And where are the pro-free trade internal forces within the administration. Once again, whenever the Clinton people went against their economists' advice (health care reform, global warming, welfare reform) they knew they had been in a fight. Why wasn't the opposition of Paul O'Neill at the Treasury effective? Was it pointed out that the U.S. has--through many, many administrations back to the second Roosevelt--bet on free trade as a key part of America's long-run foreign policy as well as its economic policy? Where were the lobbyists for the public interest within the administration? Where were the cabinet members who are pro-consumer? What happened to Larry Lindsey? Glenn Hubbard? John Taylor? Mark McClellan? Bob Zoellick?

Alan Blinder said once that every economist who serves in any administration needs a special mindset--needs to wake up in the morning saying to him or herself, "O goody! Today I may be able, in doing my job, to do something that will get me fired! Then I'll be able to go home!" What he didn't say was that every economist who approaches his job with this mindset is vastly more powerful and likely to have a positive impact than an economist desperate to hang onto his or her executive-branch office space.

Arnold Kling <arnold@arnoldkling.com> writes: "My father, from St. Louis, says that Murray Weidenbaum has been very vocal and very public in his criticism of the steel tariffs. My guess is that the east coast media don't pay much attention to him."

2002-03-18: The U.S. trade deficit has not shrunk as rapidly since the recession began as most analysts were expecting. Imports have fallen by about fifteen percent, but exports have fallen too.

Last March 13, Alan Greenspan said:

During the past six years, about 40 percent of the total increase in our capital stock in effect has been financed, on net, by saving from abroad. This situation is reflected in our ongoing current account deficit, which, by definition, is a measure of our net investment in domestic plant and equipment financed with foreign funds, both debt and equity. But this deficit is also a measure of the increase in the level of net claims, primarily debt claims, that foreigners have on our assets. As the stock of such claims grows, an ever-larger flow of interest payments must be provided to the foreign suppliers of this capital. Countries that have gone down this path invariably have run into trouble, and so would we. Eventually, the current account deficit will have to be restrained. The nation's economic potential will be brighter if that comes about through an increase in domestic saving rather than a reduction in domestic investment.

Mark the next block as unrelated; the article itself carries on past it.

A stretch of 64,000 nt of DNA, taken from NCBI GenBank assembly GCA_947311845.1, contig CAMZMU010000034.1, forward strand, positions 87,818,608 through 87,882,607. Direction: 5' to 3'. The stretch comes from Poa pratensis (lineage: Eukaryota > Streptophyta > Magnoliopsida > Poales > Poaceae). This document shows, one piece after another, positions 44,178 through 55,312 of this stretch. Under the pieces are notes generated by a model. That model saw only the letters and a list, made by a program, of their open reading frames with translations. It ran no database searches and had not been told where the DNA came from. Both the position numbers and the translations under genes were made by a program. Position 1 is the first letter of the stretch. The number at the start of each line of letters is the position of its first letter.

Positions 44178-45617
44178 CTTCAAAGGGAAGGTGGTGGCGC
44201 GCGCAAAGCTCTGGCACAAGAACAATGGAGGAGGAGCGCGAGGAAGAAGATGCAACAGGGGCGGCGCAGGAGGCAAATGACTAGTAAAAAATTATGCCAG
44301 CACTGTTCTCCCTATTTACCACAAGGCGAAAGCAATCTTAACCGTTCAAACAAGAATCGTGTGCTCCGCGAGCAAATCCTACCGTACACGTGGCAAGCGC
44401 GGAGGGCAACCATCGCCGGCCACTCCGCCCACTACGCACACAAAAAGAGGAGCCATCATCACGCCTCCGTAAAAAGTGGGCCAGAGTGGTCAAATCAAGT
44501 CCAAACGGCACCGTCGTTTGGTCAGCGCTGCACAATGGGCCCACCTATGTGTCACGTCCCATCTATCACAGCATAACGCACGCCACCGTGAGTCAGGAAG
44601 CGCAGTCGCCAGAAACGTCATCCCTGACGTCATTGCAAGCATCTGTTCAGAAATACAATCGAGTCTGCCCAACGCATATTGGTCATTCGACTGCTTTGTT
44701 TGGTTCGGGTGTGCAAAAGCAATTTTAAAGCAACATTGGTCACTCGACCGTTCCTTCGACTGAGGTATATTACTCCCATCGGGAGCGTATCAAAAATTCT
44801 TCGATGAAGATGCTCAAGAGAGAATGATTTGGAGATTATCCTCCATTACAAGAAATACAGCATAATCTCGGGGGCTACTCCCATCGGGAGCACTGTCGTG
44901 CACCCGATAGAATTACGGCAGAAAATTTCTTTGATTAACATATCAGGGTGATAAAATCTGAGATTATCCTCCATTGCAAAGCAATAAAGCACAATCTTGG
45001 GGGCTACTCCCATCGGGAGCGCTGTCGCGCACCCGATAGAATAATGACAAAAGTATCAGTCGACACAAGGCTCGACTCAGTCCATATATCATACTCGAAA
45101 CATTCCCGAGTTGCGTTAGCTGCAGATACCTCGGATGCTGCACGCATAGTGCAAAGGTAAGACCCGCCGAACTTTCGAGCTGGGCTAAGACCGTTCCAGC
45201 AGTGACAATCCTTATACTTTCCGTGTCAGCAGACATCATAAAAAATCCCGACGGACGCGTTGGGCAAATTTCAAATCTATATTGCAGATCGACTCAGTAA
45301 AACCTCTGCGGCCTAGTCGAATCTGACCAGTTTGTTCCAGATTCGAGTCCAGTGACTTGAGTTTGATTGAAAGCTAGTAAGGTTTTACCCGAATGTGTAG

If we were still on a gold standard, the United States would (eventually) have no choice but to trigger a domestic recession in order to deal with the trade deficit. But John Maynard Keynes and Harry Dexter White got rid of the gold standard. In large part the reason they got rid of the gold standard was to make deficits the problems of surplus as well as of deficit countries. As Bob Rubin and Larry Summers used to say: don't balance down, balance up. Europe and Japan need to loosen policy and accelerate their growth to boost their imports (from America).

Meanwhile--as long as the U.S. foreign debt is made up of foreign equity investments and foreign dollar-denominated securities--a large-scale dollar depreciation is not primarily our problem,* it's primarily their problem. It lowers American's terms of trade, yes, but the fall in the value of the dollar boosts the competitiveness of export industries. More important, it writes down the value of the external debt, and it does so smoothly and automatically. Thus the "surplus" countries have a much greater stake and incentive to balance up than America does to balance down (and alan Greenspan has gotten quite attached to a sub-six percent unemployment rate).

Since 1980, those countries that have gotten into big trouble from current account deficits have done so because their trade deficits have cumulated into large foreign currency-denominated debts that have meant that home currency depreciation does not write down the value of the debt. Thus whenever the currency depreciates, the home currency value of foreign debt becomes crushingly large. America is going to be able to avoid that (at least, America is going to be able to avoid that if the Federal Reserve and SEC do their job and keep both eyes on the derivative books of major (and minor) financial institutions).